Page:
One morning last January, my dad called, sad and disgruntled.
One morning last January, my dad called, sad and disgruntled.Sad because news outlets had begun reporting that Glenn Frey, Eagles guitarist, had died at 67, and disgruntled because no one had yet ordered a wreath to be placed on the statue in the Standin’ On The Corner Park in Winslow, Arizona.
I grew up in Winslow, a town that took one lyrical mention in the song “Take It Easy” written by Jackson Browne and Glenn Frey and turned it into a claim to fame.
Well I’m a-standin’ on a corner in Winslow, Arizona / Such a fine sight to see ...
Legend has it Jackson Browne wrote the song after car trouble stranded him in Winslow. His neighbor in Los Angeles, Frey, provided the unforgettable lyrics to the then-unfinished second verse, based on Browne’s sighting of a woman outside a Der Wienerschnitzel in Flagstaff.
It’s a girl, my lord, in a flatbed Ford, slowin’ down to take a look at me.
If you were a kid in rural Arizona in the 1970s, like I was, the Eagles’ songs were everywhere: “Hotel California,” “Desperado,” “Take it to the Limit.” With their mix of rock and country influences, with their lyrics about the pursuit of the American Dream, chasing the high life, and nights spent in the desert, lots of people in Winslow felt like they could relate. The 1970s took a toll on Winslow when construction of Interstate Highway I-40 bypassed the town. Seemingly overnight, the historic downtown, located on old Route 66, started to look forlorn and shuttered.
Not to mention, the 1970s lasted a very long time in Winslow — well into the 1980s, even. Before the democratizing effects of the internet sped up the rate at which we received news of the latest trends, change there took time. The town limped along.
Then, in 1999, as a way to attract tourists, the Standin’ On The Corner Park (there is no g) was opened to the public. The park included a two-story mural of a girl in a flatbed Ford and a life-sized bronze statue of a 1970s-era troubadour, who locals call “Easy,” wearing a vest and holding a guitar while standing casually cool on the corner.
The park was an opportunity. A photo opportunity, certainly, but it also represented a plan to lure tourists off the freeway that sped past the northern edge of the city with its off-ramps and on-ramps allowing access to Wal-Mart and fast food, skirting past everything else old downtown Winslow might have to offer.
That same year, a music festival was started. Initially a dedication celebration for the park’s opening, the Standin’ On The Corner Festival grew into an annual two-day live music celebration, held each September and concluding on Saturday night with the performance of an Eagles cover band.
All this to say, that morning last January 19, my dad needn’t have worried that the town would drop the ball. By the afternoon, a makeshift memorial to Glenn Frey was well underway.
My dad texted pictures (I had moved away from Winslow to Phoenix after having spent several years in Brooklyn, New York) and sent updates charting the progress of candles and wreaths being placed in the park next to the statue. I used to think of my long-haired dad, a railroad engineer who drove freight trains from Winslow to just outside of Albuquerque, as so quintessentially a “Winslow” guy (he was a founding member of the Standin’ On The Corner Foundation) that once, in my 20s, I took a series of photos of him standing on each corner along my hometown’s streets.
That night, dozens of people gathered to sing along to Eagles tunes, sway to the music, and pay their respects, some dropping off flowers and notes. The homegrown event got national press.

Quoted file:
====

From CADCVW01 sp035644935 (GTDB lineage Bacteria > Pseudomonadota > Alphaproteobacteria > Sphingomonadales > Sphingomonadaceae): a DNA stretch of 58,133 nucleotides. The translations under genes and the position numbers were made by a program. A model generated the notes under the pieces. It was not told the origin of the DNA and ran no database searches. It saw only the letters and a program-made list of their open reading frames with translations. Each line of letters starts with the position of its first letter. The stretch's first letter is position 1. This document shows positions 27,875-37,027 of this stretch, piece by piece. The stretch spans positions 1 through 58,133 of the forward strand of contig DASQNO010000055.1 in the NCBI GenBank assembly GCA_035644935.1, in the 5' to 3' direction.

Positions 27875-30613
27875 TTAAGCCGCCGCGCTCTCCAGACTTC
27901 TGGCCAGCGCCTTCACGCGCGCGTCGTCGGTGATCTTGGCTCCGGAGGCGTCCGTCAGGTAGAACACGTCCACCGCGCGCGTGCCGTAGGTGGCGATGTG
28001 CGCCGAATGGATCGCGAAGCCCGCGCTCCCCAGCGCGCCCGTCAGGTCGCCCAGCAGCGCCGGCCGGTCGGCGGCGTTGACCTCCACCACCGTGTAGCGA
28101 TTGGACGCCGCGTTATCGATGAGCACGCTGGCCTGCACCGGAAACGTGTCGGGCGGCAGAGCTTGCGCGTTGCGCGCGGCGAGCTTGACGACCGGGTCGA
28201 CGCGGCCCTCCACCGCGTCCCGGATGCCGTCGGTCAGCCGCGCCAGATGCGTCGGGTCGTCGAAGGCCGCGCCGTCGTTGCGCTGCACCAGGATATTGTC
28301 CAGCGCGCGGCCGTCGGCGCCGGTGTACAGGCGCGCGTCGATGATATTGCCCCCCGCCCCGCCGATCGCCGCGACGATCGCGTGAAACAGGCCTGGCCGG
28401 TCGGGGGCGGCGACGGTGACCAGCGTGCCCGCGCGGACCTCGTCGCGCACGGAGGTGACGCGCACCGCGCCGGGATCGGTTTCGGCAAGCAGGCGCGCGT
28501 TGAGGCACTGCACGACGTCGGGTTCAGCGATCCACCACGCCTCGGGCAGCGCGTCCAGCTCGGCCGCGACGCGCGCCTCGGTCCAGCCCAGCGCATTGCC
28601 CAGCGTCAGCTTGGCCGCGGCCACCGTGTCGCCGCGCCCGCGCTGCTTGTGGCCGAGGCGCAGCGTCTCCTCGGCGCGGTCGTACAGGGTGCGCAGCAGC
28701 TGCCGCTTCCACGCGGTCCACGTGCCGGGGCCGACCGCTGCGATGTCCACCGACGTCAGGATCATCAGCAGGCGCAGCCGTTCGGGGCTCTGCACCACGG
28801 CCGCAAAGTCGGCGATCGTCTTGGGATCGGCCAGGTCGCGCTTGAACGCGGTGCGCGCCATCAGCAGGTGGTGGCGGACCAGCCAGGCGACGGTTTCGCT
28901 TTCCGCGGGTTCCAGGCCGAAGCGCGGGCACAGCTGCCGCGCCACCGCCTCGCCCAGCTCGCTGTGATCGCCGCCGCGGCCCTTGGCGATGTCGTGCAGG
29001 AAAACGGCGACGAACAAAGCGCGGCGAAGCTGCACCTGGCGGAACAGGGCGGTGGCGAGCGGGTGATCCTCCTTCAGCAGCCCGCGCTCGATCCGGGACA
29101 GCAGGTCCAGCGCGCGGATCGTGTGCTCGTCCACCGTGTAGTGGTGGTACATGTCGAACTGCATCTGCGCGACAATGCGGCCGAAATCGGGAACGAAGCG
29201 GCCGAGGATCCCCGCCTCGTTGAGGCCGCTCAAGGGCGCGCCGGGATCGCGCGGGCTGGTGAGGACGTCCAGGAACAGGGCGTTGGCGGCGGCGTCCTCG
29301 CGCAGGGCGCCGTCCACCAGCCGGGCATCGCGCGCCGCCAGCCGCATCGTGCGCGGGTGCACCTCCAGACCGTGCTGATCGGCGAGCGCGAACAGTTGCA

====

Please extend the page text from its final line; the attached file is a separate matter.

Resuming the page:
Down in Phoenix, 100.7 KSLX’s morning radio team, Mark and NeanderPaul, also wanted to do something to honor Frey, something aside from “hey, we’re going to play an album side,” says radio host Mark Devine. The pair approached the Standin’ On The Corner Foundation. One thing led to another and, when KSLX kicked in a sizable $15,000 donation for the project, plans to acquire a life-size bronze statue resembling Frey were put in motion. The city of Winslow and the Standin’ On The Corner Foundation also pitched in with contributions for the project’s estimated $22,000 price tag. Friday, September 23 at noon, a statue unveiling and dedication will take place to kick off the 18th Standin’ On The Corner Festival, a live music event that will run September 23 and 24 in Winslow. Mark and NeanderPaul will be there broadcasting their morning show and the dedication ceremony.
Winslow has made a cottage industry out of its mention in the song “Take It Easy,” and Frey’s death certainly created an uptick in attention for the little town in northern Arizona. But call me a cynic: I wonder how long could this song be relevant enough to help my hometown stay on the map.
It wasn’t even a whole song about Winslow. It was just two lines.
“Oh gawd!” says my friend Amy, “the Eagles!” She’d just been on a road trip, which included a stop in my hometown where she’d discovered what I already knew. There is a store on the main drag with outdoor speakers that plays the Eagles over and over on a continuous loop. All day. Actually, there are two stores, on either side of the intersection, that sell souvenirs and play the Eagles. “You must never want to hear them again,” she groans.
She’s partially right. There was something schlocky about it, sure, maybe because it’s easy to be jaded about the place where you grew up. But I wasn’t exactly sick of it — more curious about my town’s commitment to what could seem like a damn foolish idea. Both the song and my hometown were like historical markers of the 1970s, and I wondered: Could a song make a town?
All of this is on my mind as I pull into Winslow in late August, weeks before the Frey statue is to be dedicated. I park my car and step out. “Life in the Fast Lane” is being piped across the intersection: “Surely make you lose your mind / Life in the fast lane.” A half-dozen biker types, all old enough to be grandparents, are gathered around “the corner,” wearing black leather vests with patches sewn all over them, foreheads covered by tightly tied bandanas. I get closer and see they are a group of combat vets riding Harley Davidson trikes.